(Could it be that Sherman did not have this same feeling about the large quantities of war material which had been "made in Augusta?")
Sherman had spent July 18, 1864, at which is now the Peachtree Golf Club at Peachtree Road and Old Cross Keys Road. He was increasingly nervous about the Georgia Railroad. From Virginia (the day before) Grant had telegraphed him that Lee was toying with the idea of sending twenty thousand of his own badly needed men to Johnston's aid by way of Wilmington, Charleston, Augusta and on to Atlanta. Such a transfer of troops had been done before, under Longstreet, resulting in a heavy defeat for the Union at Chickamauga. It could be done again.6
So, Sherman made ashes of' Atlanta and planned his next move with the shrewdness of a brilliant military commander. In his memoirs he quotes correspondence which he had with General U.S. Grant, in which Grant gave Sherman carte blanc in the conduct of his activities in Georgia.7
Grant's primary objective was the enemy's armies. Sherman's was the seizure of strategic points. Having leveled Atlanta, he decided that he would make a rapid march to the sea.
Sherman sent his excess artillery and stores, his sick and wounded, and all noncombatants to the rear. He destroyed the railroads as far back as the Etowah River, eliminating Atlanta from any further military purpose. "Traveling light", he then set out across Georgia on his infamous march.
Sherman's intent was to isolate the Confederate Government from any source of supply of food or funds. This he did without visiting Augusta. He reasoned that anxiety for their families would tempt Confederate soldiers to desert, thus weakening the confidence of the Confederate armies. Credit would be destroyed. Confederate paper money would become worthless. Foreign assistance would be cut off, and then the war must end.8
When Sherman left Atlanta on November seventeenth, the Confederates were almost certain that Augusta would be the next point of his attack. Military officials argued that the Federals would have to stay on the railroad in order to maintain their line of supply. At the end of the Georgia Railroad was Augusta, sheltering such grand prizes as the Confederate Powder Mills, the Augusta Arsenal, and the industries providing military supplies. Approximately twenty-five million dollars was invested in public interests in the city, besides an additional fifteen million to twenty million dollars worth of cotton in private hands. The capture of Augusta would have dealt an irreparable blow to the Confederacy's munitions supply.
A large amount of cotton stored at Augusta was owned by a Mrs. Helm, sister of Mrs. Abraham Lincoln. This cotton has been given as a reason for Sherman's by-pass of Augusta. It has been said that President Lincoln ordered Sherman riot to come to Augusta, lest the cotton be destroyed.9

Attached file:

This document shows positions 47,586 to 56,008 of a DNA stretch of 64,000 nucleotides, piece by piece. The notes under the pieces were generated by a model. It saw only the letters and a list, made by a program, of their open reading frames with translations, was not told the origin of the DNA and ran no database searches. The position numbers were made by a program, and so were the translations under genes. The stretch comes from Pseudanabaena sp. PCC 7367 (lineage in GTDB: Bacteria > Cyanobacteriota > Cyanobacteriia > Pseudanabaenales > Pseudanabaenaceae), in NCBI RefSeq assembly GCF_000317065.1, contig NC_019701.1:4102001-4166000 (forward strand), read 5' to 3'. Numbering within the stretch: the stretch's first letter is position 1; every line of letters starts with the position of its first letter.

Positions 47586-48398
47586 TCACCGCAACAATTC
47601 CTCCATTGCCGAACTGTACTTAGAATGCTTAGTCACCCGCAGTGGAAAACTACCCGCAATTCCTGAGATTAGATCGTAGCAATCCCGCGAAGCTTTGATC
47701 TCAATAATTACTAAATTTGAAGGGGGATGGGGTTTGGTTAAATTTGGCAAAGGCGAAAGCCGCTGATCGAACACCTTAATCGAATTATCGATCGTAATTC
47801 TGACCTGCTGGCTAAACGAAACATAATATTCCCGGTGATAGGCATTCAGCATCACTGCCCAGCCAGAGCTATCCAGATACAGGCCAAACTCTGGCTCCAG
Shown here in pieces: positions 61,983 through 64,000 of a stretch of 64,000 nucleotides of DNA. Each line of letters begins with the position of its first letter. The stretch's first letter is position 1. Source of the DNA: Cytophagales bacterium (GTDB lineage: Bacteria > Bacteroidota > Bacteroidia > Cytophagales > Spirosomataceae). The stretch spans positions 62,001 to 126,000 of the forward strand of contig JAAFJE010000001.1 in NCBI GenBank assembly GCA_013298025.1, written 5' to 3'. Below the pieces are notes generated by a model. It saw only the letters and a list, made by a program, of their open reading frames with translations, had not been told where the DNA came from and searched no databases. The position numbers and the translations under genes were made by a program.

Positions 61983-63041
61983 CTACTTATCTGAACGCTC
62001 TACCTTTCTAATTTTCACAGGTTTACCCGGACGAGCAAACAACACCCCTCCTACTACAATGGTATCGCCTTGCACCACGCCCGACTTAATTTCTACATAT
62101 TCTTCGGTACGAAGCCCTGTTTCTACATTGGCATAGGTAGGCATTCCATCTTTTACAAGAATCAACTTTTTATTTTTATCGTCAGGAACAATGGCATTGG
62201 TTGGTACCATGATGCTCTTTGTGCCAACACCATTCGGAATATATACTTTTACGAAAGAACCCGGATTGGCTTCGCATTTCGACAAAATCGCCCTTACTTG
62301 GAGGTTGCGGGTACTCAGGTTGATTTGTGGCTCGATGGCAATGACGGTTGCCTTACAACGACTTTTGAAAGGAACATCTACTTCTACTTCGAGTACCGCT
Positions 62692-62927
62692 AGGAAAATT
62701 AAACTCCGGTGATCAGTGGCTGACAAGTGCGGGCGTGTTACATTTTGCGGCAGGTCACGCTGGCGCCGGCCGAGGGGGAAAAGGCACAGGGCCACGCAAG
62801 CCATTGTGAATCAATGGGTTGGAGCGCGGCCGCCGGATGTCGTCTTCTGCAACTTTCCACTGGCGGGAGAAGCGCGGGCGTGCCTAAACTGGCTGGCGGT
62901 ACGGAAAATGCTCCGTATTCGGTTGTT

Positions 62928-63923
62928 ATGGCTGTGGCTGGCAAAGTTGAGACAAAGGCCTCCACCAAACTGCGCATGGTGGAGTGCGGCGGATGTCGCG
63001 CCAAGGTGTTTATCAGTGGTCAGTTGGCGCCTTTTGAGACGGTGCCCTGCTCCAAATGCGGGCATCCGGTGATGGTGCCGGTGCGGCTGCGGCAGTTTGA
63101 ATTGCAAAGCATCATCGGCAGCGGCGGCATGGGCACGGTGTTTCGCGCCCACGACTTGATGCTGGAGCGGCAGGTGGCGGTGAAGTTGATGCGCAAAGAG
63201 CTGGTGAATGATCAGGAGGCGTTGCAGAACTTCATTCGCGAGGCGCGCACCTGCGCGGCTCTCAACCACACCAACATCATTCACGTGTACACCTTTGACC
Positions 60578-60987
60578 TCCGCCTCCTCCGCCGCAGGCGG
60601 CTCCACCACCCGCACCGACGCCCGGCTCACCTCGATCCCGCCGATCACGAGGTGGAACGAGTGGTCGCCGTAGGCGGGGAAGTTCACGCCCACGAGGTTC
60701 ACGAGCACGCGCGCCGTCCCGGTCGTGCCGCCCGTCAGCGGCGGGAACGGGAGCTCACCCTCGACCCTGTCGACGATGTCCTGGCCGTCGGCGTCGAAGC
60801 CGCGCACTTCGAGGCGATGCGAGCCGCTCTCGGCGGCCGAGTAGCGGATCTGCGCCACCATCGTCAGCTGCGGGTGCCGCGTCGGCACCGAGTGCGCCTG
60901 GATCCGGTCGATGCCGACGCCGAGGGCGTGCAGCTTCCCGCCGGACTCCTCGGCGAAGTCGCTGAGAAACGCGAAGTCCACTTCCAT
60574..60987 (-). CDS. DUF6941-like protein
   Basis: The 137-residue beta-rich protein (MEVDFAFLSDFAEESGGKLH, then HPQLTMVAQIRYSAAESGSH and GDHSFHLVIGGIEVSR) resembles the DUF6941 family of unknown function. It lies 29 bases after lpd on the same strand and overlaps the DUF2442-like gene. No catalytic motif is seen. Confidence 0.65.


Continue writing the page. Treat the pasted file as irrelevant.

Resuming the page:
Preparing to leave Atlanta, Sherman divided his army (60,000 infantry and artillery, 5,500 cavalry, and sixty-eight guns) into two wings. The Right Wing, commanded by Major General O.O. Howard, left Atlanta by way of Stockbridge, McDonough and Jackson, to create the impression that the first objective was Macon. At Jackson it turned southeast, crossed the Ocmulgee on pontoons at Planters Factory, nine miles from Jackson, and marched through Hillsboro and Clinton to Gordon where it had been ordered to concentrate to receive orders for the next movement.
The Left Wing of Sherman's army was commanded by Major General H.W. Slocum, who, with his 20th Corps, left Atlanta by way of Decatur, Stone Mountain and Social Circle, and marched to Madison, creating the impression that Augusta was the objective. At Madison, Brigadier General John W. Geary was sent to the Oconee to destroy the railroad bridge and large stores of grain at Blue Springs (now Swords), and to rejoin the 20th Corps near Eatonton. After destroying the railroad facilities in and near Madison, Brigadier General A.S. Williams turned south toward Milledgeville where the Left Wing had been ordered to concentrate.
The Fourteenth Corps, accompanied by Sherman left by way of Covington, Shady Dale and roads west of Eatonton to rendezvous with the Twentieth Corps at Milledgeville.
From Milledgeville, the Left Wing moved on Sandersville, which it occupied after a sharp fight with Wheeler's Cavalry. The Right Wing, which Sherman had joined at Tennille, marched on roads south of the railroad and the Ocmulgee. The Left Wing moved east from Louisville, where it had assembled, crossed the Savannah and Augusta Railroad between Waynesboro and Millen, and marched down the peninsular between the Savannah and Ogeechee Rivers.
Sherman's army reached Savannah with no real difficulty.10
When Sherman had left Atlanta, moving his troops in three columns, Confederate military forces were forced to divide to meet the threat. At the time, Brigadier General Birkett D. Fry was in command of the Augusta district. He began making rapid preparations to secure the city against attack. Thousands of negroes who had migrated to Augusta were put to work on fortifications. Old men, young boys, women, and convalescing soldiers volunteered to dig trenches fill sand bags and throw up earthworks. The surrounded the city in a crescent-shaped chain of works which began at the Savannah River east of East Boundary and extended to the powder works on the west. In addition, there was an inner line of defense in the "commons" and ten earth forts around the downtown section. Bunkers were thrown up and trenches were dug near the Georgia Railroad on the Hill. Others ran along the top of the Hill just beyond what is now Peachtree Road. Gun emplacements were built near the railroad between Augusta and Belair.11